Plastiq, a B2B payments company previously valued at $480 million, has filed for bankruptcy in a Delaware court. The move highlights the challenges faced by some standalone consumer-facing businesses, despite the current investor preference for B2B fintech companies.
On the same day as the bankruptcy filing, Priority Technology Holdings announced its intention to acquire Plastiq, pending court approval. While the full terms of the deal were not disclosed, it includes a $27.5 million cash payment. According to the chief restructuring officer’s estimates in the bankruptcy court filing, Plastiq’s assets and liabilities range between $50 million and $100 million.
Plastiq, known as an SMB credit card and payments company, has raised approximately $140 million in funding from investors such as Kleiner Perkins, B Capital Group, and Top Tier Capital. The company had previously announced plans to go public through a merger with Colonnade Acquisition Corp. II, valuing it at $480 million including debt. However, the SPAC deal fell through in March.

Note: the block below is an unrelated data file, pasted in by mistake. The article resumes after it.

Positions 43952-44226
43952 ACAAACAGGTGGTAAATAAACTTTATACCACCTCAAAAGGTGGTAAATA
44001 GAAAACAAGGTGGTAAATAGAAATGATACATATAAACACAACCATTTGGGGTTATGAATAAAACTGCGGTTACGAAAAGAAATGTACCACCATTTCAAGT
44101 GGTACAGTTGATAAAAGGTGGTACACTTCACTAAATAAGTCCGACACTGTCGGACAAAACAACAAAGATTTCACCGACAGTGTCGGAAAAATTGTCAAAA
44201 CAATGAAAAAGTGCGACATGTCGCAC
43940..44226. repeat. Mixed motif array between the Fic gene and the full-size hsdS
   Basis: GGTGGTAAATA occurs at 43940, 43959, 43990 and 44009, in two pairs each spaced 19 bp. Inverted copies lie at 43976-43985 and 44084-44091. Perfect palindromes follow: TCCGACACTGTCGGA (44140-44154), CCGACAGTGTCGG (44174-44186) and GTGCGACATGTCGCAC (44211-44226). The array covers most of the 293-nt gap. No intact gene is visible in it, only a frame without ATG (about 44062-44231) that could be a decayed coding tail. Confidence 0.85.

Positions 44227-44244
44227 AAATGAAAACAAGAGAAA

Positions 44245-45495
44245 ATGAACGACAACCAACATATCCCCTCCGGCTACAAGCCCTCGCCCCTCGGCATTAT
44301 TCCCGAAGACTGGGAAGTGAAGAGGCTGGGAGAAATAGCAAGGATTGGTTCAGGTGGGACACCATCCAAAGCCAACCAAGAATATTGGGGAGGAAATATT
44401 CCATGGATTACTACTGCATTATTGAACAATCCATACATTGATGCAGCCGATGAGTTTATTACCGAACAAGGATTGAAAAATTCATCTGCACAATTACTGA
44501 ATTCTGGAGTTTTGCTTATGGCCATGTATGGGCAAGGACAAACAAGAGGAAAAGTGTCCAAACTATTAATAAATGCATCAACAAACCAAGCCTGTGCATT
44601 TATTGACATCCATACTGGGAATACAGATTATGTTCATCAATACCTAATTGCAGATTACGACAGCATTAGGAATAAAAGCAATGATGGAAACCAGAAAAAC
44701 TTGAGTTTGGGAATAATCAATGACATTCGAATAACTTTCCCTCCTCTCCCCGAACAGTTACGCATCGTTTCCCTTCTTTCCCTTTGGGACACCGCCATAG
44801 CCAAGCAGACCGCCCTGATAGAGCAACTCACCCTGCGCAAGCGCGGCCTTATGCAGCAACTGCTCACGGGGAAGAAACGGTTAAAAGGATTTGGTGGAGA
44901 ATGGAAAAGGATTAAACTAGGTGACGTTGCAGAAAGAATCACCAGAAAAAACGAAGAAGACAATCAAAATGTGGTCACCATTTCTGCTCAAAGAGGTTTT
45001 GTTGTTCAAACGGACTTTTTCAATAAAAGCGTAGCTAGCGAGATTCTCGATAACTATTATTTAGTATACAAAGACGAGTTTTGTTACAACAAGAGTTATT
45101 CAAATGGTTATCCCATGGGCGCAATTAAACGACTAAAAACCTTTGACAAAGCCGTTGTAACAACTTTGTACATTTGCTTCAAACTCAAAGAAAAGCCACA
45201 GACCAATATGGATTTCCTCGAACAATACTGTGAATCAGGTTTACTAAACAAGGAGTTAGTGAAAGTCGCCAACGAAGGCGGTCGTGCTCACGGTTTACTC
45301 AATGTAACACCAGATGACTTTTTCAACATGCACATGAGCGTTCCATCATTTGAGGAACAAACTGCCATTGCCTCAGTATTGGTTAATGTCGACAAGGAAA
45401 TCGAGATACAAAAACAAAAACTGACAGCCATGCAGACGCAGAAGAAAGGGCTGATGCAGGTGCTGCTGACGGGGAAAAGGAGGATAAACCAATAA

Prior to the cancellation of the SPAC deal, Plastiq was facing liquidity issues and had failed to maintain a minimum cash balance, as revealed in the bankruptcy documents. In an effort to expand its services, Plastiq had acquired financial software company Nearside for approximately $57.2 million. However, the business was later shut down due to technology and security concerns.
Plastiq had faced additional challenges when Silicon Valley Bank, where it held its operating bank accounts, experienced a shutdown in March. As a result, Plastiq transferred its operations to Priority, eliminating its reliance on Silicon Valley Bank and ensuring continuity.
The acquisition by Priority Technology Holdings provides a potential lifeline for Plastiq as it navigates bankruptcy proceedings. The ultimate outcome will depend on court approval and the ability to restructure its operations under new ownership.